Voting Laws and Constitutional Amendments

Laws governing U.S. elections date back to Article 1 of the Constitution (PDF, Download Adobe Reader), which gave states the responsibility of overseeing federal elections. Numerous Constitutional amendments and federal laws have been passed in the years since to ensure all Americans have the right to vote and the ability to exercise that right.

Constitutional Amendments

  • The 15th Amendment to the Constitution gave African-American men the right to vote. However, many of them weren’t able to exercise this right for nearly 100 years.  Poll taxes, literacy tests, and other means used by some states made it difficult for them to vote. The Voting Rights Act of 1965 eliminated these barriers that prevented many African Americans in the South from voting.
  • The 19th Amendment to the Constitution, ratified in 1920, gave American women the right to vote.
  • The 24th Amendment to the Constitution, ratified in 1964, eliminated poll taxes, which had disproportionately affected African Americans as a barrier to voting in federal elections.
  • The 26th Amendment to the Constitution, ratified in 1971, lowered the voting age for all elections to 18.

Federal Voting Rights Laws

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Various federal laws passed over the years help protect Americans’ right to vote and make it easier for citizens to exercise that right:

  • The Civil Rights Acts provide some of the early federal statutory protections against discrimination in voting (42 U.S.C. 1971 & 1974). These protections originated in the Civil Rights Act of 1870, and were later amended by the Civil Rights Acts of 1957, 1960 and 1964.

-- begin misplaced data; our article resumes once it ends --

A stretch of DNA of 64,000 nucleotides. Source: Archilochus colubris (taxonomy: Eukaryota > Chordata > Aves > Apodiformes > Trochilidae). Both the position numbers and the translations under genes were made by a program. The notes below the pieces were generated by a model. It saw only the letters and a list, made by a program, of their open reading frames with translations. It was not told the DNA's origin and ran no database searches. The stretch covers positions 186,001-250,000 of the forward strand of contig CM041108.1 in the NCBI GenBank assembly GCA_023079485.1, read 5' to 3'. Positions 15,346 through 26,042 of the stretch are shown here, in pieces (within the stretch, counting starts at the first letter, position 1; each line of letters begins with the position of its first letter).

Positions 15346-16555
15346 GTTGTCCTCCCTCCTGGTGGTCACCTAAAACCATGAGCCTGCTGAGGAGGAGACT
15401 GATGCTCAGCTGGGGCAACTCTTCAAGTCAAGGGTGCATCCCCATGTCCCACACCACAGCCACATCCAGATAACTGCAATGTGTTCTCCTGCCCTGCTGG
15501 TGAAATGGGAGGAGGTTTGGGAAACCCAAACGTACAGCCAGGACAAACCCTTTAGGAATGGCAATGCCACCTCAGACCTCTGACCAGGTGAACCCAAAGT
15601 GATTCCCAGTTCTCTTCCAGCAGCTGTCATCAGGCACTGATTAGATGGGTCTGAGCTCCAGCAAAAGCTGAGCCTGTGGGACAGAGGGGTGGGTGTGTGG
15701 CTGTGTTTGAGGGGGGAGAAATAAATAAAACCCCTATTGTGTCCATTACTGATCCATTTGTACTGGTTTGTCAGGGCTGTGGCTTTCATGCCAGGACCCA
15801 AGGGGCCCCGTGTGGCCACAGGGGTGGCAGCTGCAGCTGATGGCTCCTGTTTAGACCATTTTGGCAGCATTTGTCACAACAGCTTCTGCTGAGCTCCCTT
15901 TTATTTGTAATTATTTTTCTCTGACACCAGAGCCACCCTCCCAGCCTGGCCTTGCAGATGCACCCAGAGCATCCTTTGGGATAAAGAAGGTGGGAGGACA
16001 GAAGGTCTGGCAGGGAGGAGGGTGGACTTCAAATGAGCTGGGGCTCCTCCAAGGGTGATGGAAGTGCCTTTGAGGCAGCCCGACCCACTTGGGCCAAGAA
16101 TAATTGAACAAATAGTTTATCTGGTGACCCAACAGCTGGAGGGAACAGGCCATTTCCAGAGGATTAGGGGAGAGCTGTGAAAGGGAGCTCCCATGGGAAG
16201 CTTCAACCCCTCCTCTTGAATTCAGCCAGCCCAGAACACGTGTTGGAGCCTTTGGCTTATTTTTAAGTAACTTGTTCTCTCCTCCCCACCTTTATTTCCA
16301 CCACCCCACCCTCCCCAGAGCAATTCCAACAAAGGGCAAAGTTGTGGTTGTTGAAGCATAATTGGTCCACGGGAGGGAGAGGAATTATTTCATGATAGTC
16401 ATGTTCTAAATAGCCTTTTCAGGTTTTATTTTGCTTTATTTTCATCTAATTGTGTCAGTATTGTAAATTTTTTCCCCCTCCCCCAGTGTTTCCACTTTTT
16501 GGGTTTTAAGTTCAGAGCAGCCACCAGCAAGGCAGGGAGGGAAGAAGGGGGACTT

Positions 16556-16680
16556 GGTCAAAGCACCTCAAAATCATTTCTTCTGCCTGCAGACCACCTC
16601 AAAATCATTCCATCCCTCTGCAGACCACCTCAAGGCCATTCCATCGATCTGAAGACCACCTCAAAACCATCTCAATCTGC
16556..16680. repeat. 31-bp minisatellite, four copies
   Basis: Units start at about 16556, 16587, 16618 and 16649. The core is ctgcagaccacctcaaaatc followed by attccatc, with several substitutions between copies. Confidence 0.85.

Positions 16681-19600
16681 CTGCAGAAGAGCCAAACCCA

• Voting Rights Act of 1965 – This law prohibits voting practices and procedures that discriminate based on race, color, or membership in a language minority group. It also requires certain jurisdictions to provide election materials in languages other than English.
  • Voting Accessibility for the Elderly and Handicapped Act of 1984 – This law generally requires polling places to be accessible to people with disabilities.
  • Uniformed and Overseas Citizens Absentee Voting Act (UOCAVA) of 1986 – This law allows members of the U.S. Armed Forces and overseas voters to both register to vote and vote by mail.
  • National Voter Registration Act (NVRA) of 1993 – This law increases opportunities to register to vote and creates procedures for maintaining voter registration lists, making it easier for people to stay registered.
  • Help America Vote Act (HAVA) of 2002 – This law authorizes federal funds for election administration and creates the U.S. Election Assistance Commission. It also requires states to adopt minimum standards on voting systems, provisional ballots, voter information posters on election days, and for first time voters who register to vote by mail and statewide voter registration databases. The EAC helps states to comply with these requirements.
  • Military and Overseas Voting Empowerment (MOVE) Act of 2009 – This law amends the Uniformed and Overseas Citizens Absentee Voting Act to improve access to voting by military and overseas voters. It requires states to provide electronic access to various parts of the election process, mail absentee ballots to certain voters at least 45 days before an election, and develop a free access system to inform military and overseas voters about whether their voted ballots were received and counted.

State Voter ID Laws

Two-thirds of states require that you show some form of identification before you’re allowed to vote at the polls. Learn more about states’ Voter ID requirements.